Biomaterial of the Month

Date: March 1, 2010

Silicone Elastomer

Silicones are a general category of synthetic polymers whose backbone is made of repeating silicon-to-oxygen bonds. In addition to their links to oxygen to form the polymeric chain, the silicon atoms are also bonded to organic groups, typically methyl. Accordingly, the most prevalent form of silicone polymer is polydimethylsiloxane, abbreviated PDMS. Silicone polymers can form three-dimensional networks through the formation of bonds between adjacent chains, a process known as "cross-linking." In addition to cross-linked silicone polymer, most silicone elastomers also incorporate "filler," which extends and reinforces the matrix, providing increased strength and hardness. While industrial silicones might incorporate various filler materials, elastomers for health care applications generally use filler comprised of fumed (amorphous) silica, which is often chemically treated with silanes to enhance integration in the matrix, resulting in improved strength and tear resistance.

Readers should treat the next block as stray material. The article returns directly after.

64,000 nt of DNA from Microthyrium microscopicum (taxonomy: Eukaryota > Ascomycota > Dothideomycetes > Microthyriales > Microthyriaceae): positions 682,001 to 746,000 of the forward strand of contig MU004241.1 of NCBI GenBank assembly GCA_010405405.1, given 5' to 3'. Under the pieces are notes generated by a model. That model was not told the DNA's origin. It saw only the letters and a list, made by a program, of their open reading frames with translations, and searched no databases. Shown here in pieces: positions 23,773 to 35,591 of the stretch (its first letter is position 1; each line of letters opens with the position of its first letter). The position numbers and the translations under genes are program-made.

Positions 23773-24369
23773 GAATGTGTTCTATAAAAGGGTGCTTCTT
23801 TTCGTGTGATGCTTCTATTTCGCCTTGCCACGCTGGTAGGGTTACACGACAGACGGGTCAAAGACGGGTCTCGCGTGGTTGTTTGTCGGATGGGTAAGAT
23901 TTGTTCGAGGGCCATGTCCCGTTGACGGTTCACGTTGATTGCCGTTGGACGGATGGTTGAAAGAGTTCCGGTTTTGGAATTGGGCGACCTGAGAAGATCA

Silicone elastomers can be processed into device components by extrusion, molding, coating and calendaring. They are chemically resistant, stable over a wide temperature range, easily sterilized, biocompatible and very durable. Since first used in 1946 for bile duct repair, silicone elastomers have become a mainstay biomaterial for long- and short-term implants as well as extracorporeal tubing and other medical devices. Silicone elastomer, or silicone rubber as it is sometimes known, finds application in virtually every part of the human body, literally from head to toe and from hand to heart.

In the 1990s, silicone elastomer-shelled breast implants became the subject of allegations regarding safety. Although silicone elastomers remained available for health care applications, litigation concerns caused some silicone suppliers to limit the implant applications they would support. Extensive and unprecedented epidemiology and other safety testing conducted to address these concerns support silicone implant safety. Today, silicone elastomers are one of the most thoroughly tested and important synthetic biomaterials.

More information regarding silicone biomaterials can be read in Biomaterials Science: An Introduction to Materials in Medicine, Ratner et al., ed.

Pacemaker photo courtesy of Sorin Biomedica CRM S.R.L.; all others courtesy Dow Corning Corporation.

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